The inventor placed one grain of wheat or rice on the first square and asked the king to double the number of grains on every square.
What a nitwit, thought the king. “I was prepared to offer the man a bag of gold and all he wants are a few silly grains.”
The king, like most of us, was innumerate — not truly understanding of important mathematical principles. He certainly was blind to the exponential function and its long and deadly tail.
One grain became two, and two became four, and four became eight. At the end of the first row, a pile of 128 grains had accumulated. The king just smiled as bowls of grain became barrels of grain.
By the middle of the fourth row the grains totaled 2.1 billion, and there was no room in the castle. The king grew nervous. If he had honoured the inventor’s exponential request, the kingdom would have had to surrender 9.2 quintillion grains — about 2,000 times current global production.
The king panicked. Either the inventor then lost his head, or he was appointed an economic advisor.
Some see only wealth and unlimited progress in the exponential function.
In 1999 Ray Kurzweil, a technology guru and computer scientist, invented a new expression: “The second half of the chessboard.”
By the second half, he meant the point where exponential growth takes on a life of its own, and “its impacts become massive, things get crazy, and the acceleration starts to elude most humans’ imagination and grasp,” explained Bruno Giussani, the European director of TED, in a 2017 Edge article.
Kurzweil celebrates the exponential growth of robotics and artificial intelligence. Like the Texan on his way to his first COVID party, Kurzweil shrugs and says to himself, it’s all good.
He’s right about the exponential growth of technologies. It took the telephone 75 years to conquer 50 million people, and computers just 14 years to command the same number. But it only took Pokemon Go just 14 days to dominate the imaginations of 50 million consumers.
Smartphones have also followed an exponential trajectory. It took the instrument but 16 years to order the lives of one billion people. But it took only four years for the addictive gadget to infect, engineer and monitor the habits of two billion humans.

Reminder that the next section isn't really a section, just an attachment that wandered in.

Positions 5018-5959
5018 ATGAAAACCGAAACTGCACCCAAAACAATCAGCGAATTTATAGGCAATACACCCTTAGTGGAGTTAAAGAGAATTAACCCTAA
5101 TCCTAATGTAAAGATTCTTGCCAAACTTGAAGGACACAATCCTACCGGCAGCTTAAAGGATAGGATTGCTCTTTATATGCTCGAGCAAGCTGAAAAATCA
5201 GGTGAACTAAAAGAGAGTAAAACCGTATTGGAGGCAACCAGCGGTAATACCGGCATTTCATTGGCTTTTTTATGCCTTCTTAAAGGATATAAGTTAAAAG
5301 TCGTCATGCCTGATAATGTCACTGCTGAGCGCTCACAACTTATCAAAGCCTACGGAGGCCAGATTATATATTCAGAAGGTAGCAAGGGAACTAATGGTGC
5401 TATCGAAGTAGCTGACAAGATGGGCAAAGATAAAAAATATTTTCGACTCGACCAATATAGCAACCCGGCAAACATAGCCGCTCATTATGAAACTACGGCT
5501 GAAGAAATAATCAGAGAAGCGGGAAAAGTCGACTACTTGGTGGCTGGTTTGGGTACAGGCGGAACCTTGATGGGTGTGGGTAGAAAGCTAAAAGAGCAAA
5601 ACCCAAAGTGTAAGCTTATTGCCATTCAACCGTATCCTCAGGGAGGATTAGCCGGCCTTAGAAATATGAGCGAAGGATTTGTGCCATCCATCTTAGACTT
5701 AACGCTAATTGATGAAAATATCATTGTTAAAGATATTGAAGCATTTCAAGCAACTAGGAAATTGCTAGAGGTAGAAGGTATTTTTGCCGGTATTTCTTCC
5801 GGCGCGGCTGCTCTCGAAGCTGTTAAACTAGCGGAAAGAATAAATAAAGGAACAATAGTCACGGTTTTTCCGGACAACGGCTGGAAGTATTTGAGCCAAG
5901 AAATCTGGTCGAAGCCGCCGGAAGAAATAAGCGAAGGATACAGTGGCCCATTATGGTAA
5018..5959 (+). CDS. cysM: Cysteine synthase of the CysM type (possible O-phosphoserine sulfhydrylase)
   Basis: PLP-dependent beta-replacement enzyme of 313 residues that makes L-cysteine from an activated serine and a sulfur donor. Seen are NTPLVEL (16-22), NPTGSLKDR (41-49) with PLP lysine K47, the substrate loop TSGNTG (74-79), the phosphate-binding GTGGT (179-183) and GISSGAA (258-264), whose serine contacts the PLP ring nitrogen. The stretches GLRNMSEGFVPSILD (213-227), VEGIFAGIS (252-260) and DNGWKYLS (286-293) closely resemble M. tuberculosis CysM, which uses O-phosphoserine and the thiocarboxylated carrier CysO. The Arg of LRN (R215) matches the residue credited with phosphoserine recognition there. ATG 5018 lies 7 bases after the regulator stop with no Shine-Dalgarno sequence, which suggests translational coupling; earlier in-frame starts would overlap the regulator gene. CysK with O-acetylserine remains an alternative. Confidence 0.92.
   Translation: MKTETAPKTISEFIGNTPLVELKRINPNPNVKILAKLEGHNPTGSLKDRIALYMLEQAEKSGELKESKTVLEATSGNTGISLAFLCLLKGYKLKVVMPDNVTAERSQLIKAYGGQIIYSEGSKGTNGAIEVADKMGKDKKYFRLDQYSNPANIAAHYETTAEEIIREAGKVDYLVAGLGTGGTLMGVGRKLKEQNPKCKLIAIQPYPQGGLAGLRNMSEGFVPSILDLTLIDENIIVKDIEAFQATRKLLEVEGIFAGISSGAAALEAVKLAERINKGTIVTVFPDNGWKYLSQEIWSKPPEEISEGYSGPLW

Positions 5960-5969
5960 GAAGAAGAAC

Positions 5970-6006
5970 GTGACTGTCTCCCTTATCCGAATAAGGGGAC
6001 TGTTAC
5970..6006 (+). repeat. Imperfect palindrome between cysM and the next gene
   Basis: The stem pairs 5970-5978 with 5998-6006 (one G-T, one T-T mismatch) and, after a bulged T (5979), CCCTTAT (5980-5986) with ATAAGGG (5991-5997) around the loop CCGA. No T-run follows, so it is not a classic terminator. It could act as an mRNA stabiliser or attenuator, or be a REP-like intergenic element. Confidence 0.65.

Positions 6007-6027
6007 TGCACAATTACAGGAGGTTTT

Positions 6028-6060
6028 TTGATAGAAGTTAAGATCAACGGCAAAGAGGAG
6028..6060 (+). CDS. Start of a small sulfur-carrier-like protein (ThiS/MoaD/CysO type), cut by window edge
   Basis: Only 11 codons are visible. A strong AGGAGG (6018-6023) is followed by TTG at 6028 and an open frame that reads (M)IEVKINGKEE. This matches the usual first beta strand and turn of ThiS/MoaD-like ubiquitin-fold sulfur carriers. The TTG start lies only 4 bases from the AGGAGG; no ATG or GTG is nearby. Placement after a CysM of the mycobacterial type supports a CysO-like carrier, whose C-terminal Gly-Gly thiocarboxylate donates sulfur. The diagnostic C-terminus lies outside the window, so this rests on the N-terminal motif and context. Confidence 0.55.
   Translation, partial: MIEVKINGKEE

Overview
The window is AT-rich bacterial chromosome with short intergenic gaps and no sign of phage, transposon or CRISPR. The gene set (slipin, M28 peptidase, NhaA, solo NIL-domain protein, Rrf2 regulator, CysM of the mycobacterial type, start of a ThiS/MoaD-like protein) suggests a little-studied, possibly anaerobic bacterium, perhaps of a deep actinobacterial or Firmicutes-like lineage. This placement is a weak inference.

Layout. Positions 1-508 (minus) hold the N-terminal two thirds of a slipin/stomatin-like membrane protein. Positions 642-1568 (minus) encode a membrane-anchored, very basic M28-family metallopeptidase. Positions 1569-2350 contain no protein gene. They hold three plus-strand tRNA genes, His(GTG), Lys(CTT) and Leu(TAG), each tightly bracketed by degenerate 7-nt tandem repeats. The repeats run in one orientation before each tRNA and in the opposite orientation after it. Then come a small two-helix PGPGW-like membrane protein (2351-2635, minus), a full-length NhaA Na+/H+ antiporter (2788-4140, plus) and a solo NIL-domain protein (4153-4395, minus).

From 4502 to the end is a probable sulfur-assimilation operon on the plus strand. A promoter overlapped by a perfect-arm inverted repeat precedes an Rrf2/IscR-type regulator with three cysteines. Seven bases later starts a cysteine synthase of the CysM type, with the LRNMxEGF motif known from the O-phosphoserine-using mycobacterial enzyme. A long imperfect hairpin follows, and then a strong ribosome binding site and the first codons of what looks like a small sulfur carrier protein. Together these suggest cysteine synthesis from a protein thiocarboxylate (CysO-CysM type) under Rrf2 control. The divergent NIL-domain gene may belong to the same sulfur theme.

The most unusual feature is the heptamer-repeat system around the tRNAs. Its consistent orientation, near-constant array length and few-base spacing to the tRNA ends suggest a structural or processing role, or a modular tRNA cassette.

Kurzweil believes the sheer abundance of exponential technologies (everything from face recognition to bioengineering) will eventually charm the human world with exponential progress. This digital pandemic will create an artificial rapture leading to “the singularity.”
In the singularity, man and machine will meld into one clever being. Our immortal software-based clones will be too busy playing God to play chess.
But the second half of the chessboard has been and always will be a dangerous and fragile place. COVID-19 is showing this in the United States, Brazil, Italy, Mexico and India.
Meanwhile, the exponential function accelerates the relentless growth of energy consumption, the power of biological invasions and the peril of climate disruption.
About 300 years ago the human population went on an exponential ride thanks to the proliferation of fossil fuels, which allowed an increasing number of people to eat, drink and spend like kings.
It took roughly 300 years for human population to double from 500 million to roughly one billion in 1804. It took 110 years to double to 1.8 billion. Then things went wild, taking only 60 years to hit 3.6 billion. And then just 45 years to hit 7.3 billion in 2017.